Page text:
Stomach, Forestomach - Foreign Body
comment:Hair or feed material can become embedded in the wall of the forestomach secondary to injury from a gavage procedure or ulceration from xenobiotics. In Figure 1 and Figure 2 , a small granuloma with a central hair shaft (arrow) is in the submucosa; the overlying mucosa has healed from a previous injury. This is considered a small incidental lesion in a control animal that may have occurred secondary to previous gavage trauma.
recommendation:A primary foreign body should be diagnosed but not graded. If a foreign body causes a significant inflammatory response, then both the foreign body and inflammation are diagnosed. A foreign body such as hairs or feed material that has been passively pushed into an ulcerated area should not be diagnosed separately but can be described in the narrative.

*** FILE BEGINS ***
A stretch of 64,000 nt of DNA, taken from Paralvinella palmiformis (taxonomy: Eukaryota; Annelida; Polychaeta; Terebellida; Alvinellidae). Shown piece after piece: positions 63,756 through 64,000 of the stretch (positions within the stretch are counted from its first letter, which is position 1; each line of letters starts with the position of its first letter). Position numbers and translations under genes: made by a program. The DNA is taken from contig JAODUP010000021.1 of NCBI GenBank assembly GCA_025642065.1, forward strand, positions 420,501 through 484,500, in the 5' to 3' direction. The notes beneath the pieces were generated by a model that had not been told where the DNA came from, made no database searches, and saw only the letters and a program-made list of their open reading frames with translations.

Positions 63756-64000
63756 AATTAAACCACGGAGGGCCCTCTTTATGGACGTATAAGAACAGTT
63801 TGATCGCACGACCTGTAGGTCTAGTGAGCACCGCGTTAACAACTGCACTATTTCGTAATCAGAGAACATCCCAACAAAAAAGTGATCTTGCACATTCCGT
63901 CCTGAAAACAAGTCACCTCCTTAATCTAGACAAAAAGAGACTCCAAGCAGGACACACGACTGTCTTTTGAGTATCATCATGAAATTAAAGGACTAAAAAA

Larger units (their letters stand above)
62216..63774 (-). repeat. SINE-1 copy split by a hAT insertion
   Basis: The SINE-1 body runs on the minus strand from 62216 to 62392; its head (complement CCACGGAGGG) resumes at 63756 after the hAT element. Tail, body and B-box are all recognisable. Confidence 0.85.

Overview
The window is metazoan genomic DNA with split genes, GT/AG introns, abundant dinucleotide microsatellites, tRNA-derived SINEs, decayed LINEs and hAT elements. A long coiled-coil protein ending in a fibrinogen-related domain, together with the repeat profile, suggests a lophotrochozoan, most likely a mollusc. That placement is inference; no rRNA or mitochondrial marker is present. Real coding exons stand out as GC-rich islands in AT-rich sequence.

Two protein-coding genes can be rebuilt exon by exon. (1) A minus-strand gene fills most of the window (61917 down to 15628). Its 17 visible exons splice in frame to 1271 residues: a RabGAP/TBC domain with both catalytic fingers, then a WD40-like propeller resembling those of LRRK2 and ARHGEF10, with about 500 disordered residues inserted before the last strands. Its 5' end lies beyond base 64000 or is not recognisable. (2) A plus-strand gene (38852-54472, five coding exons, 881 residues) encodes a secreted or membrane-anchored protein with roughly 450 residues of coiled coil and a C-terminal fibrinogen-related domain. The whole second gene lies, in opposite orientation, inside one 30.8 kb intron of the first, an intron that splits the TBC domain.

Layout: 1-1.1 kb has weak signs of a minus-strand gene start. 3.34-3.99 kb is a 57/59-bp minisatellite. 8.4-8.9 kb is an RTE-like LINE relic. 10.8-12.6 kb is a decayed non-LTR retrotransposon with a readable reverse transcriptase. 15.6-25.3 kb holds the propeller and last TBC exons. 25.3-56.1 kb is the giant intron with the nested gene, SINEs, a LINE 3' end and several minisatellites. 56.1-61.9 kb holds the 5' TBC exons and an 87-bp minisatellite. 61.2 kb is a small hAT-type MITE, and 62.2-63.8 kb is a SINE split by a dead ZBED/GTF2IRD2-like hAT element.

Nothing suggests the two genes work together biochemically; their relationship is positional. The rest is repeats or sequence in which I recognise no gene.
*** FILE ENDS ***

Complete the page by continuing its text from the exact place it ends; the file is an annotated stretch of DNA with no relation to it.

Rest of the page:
Brown HR, Hardisty JF. 1990. Oral cavity, esophagus and stomach. In: Pathology of the Fischer Rat (Boorman GA, Montgomery CA, MacKenzie WF, eds). Academic Press, San Diego, CA, 9-30. Abstract: http://www.ncbi.nlm.nih.gov/nlmcatalog/9002563
Leininger JR, Jokinen MP, Dangler CA, Whiteley LO. 1999. Oral cavity, esophagus, and stomach. In: Pathology of the Mouse (Maronpot RR, ed). Cache River Press, St Louis, MO, 29-48. Abstract: http://www.cacheriverpress.com/books/pathmouse.htm
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